You can increase your capacity to heal and accept things as they are when you practice affirmations. A person who deems worthy and capable tends to be happier. So the more you practice positive self-talk, the more you become confident and empowered to take on life’s hardships.
3. Switch up your lifestyle
Staying in your comfort zone makes you complacent because it offers limited growth. Therefore, you tend to feel like you can cope with daily stress and anxiety. Yet, stepping out of your safe place allows you to experiment with different responses. But going too far can cause you to panic.
Developing daily routines is a great stress management technique. Understandably, lifestyle changes can be stressful. So, alleviate the pressure by gradually adjusting to your new regimen.
For example, you may start by waking up and going to bed at the same time every day. And prioritize high-value tasks while blocking off distractions. Then, work your way by incorporating other modifications. Doing so allows your brain to foreshadow your day, thus eliminating potential stressors.
4. Look on the bright side
Optimism helps you remain calm while juggling overwhelming tasks and responsibilities. But, while being optimistic is a good thing, resilient people don’t only focus on the good side of things. Instead, they look at their experiences realistically.
Optimists focus solely on the positive, whereas pessimists play the victim and only attract negativity. So the true sense of resilience is a mix of optimistic and pessimistic traits. They tackle challenges rationally with confidence as opposed to dwelling on the extreme poles of positivity or negativity.
5. Build relationships
Building strong bonds with your peers is a great way to develop resilience. However, some emotions will hold you back regardless of how much you want to connect with people.
For example, people with interpersonal sensitivity feel lonely because they want relationships yet fear rejection. So people who have this circumstance need more reassurance that they’re loved and good enough.
It takes practice to reach out to others, but building bridges and discovering a common ground is still possible.
Look for opportunities to surround yourself with like-minded people. Seek out the chance to communicate with empathy. Maybe you might give other people some insights on how to deal with their problems.
6. Develop a vision
Resilience is less about who you are and more about how you think. It’s a mindset influenced by how you see the world and yourself.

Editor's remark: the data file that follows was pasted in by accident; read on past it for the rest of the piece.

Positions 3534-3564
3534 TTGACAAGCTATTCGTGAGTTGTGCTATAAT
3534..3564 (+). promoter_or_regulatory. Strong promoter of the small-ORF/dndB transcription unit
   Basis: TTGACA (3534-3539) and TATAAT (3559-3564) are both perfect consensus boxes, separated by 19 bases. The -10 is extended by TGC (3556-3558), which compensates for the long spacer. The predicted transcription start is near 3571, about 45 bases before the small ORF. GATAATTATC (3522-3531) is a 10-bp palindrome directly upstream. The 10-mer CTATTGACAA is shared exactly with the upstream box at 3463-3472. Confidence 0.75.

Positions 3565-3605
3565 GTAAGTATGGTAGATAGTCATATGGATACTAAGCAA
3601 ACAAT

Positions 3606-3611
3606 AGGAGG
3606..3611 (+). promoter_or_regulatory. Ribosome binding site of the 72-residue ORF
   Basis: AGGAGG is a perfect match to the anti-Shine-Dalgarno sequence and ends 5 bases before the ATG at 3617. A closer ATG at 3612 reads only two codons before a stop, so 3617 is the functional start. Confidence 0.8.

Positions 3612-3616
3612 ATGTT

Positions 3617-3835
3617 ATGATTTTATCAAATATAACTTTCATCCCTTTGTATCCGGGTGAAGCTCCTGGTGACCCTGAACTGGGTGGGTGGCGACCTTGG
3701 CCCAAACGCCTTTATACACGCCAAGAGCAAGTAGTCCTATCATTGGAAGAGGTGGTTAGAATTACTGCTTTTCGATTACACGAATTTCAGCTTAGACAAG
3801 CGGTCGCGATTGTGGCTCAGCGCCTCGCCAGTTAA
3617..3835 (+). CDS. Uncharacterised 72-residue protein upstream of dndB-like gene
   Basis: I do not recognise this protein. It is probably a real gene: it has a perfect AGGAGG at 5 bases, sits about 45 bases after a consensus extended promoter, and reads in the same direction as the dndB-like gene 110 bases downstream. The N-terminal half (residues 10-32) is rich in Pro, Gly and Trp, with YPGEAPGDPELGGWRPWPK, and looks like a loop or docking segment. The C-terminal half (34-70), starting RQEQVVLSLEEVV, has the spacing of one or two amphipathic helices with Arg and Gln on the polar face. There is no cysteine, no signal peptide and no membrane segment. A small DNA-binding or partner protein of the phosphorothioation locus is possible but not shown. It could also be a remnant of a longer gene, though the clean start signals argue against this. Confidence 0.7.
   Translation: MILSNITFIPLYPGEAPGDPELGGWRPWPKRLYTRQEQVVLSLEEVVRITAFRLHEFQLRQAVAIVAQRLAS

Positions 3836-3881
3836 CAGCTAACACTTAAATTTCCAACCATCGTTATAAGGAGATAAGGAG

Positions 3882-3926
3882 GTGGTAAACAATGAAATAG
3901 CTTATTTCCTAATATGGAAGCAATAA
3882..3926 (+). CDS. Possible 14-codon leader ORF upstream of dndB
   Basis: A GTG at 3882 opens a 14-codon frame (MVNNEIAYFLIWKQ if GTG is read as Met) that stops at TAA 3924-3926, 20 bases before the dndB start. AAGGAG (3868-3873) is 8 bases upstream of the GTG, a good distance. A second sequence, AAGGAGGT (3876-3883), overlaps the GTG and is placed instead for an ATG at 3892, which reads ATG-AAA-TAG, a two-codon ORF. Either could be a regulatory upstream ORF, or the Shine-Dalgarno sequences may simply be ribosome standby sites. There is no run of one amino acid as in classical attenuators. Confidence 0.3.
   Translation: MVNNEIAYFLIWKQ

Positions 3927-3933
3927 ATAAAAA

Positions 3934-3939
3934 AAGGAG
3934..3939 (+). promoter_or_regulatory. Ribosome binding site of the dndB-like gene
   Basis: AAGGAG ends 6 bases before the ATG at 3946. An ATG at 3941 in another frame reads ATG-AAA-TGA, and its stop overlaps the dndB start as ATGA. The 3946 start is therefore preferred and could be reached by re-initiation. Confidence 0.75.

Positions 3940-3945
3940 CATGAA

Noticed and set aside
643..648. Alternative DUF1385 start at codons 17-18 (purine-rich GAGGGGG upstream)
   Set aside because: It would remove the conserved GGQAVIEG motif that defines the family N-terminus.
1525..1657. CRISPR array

Without a clear vision of where you’re heading, you will feel inadequate, which often leads to anxiety. However, you’ll develop self-esteem if you have a clear personal compass. So, to evolve your resilience, establish a plan to accomplish your goals. Ensure that your objectives are attainable and manageable enough by creating milestones.
7. Enjoy life’s irony
Some people learn to have a sense of humor to cope with stress. It’s not that they don’t take life seriously. Rather they learned how to shift their perspective from seeing challenges as a threat to accepting life’s irony. Laughter has its benefits; you normalize your experience while developing emotional health.
Stressful events can either make or break your emotional resilience. But you must ask yourself, “What is this emotion teaching me?” Every scenario that life throws at you offers a different reaction and determines which response gives you better results.
8. Take a proactive approach
Ignoring problems is not a great solution to managing stress. People who bottle their emotions tend to explode when triggered by stress factors.
Being proactive means trying to engage with change directly. As mentioned, change is all around us, so focus on small joys in life instead of wasting time on unnecessary tasks. Although recovering from traumatic setbacks takes time, know that your situation can improve over time.
Recommended course for you
Working in any sector can be intense and unrelenting, but you can develop your ability to adapt to crises and stressful situations. This course will be valuable if you’re ready to work through your emotions. Here, you’ll learn the importance of emotions in a business to make better decisions.
Become a resilient manager and increase your emotional intelligence by improving how you react to times of adversity. Inspire and retain the best people while strengthening team relationships.
In a nutshell, emotional resilience means the ability to recover from a stressful and traumatic event. It’s the capacity not to allow mishaps to affect your drive and motivation. It’s about knowing that you have emotional baggage and still continue to grow despite the broken pieces.
Note that fears, whether they’re real or not, can cause real damage to your overall well-being. However, building emotional resilience eliminates anxiety and self-doubt. Thus, improving your quality of life.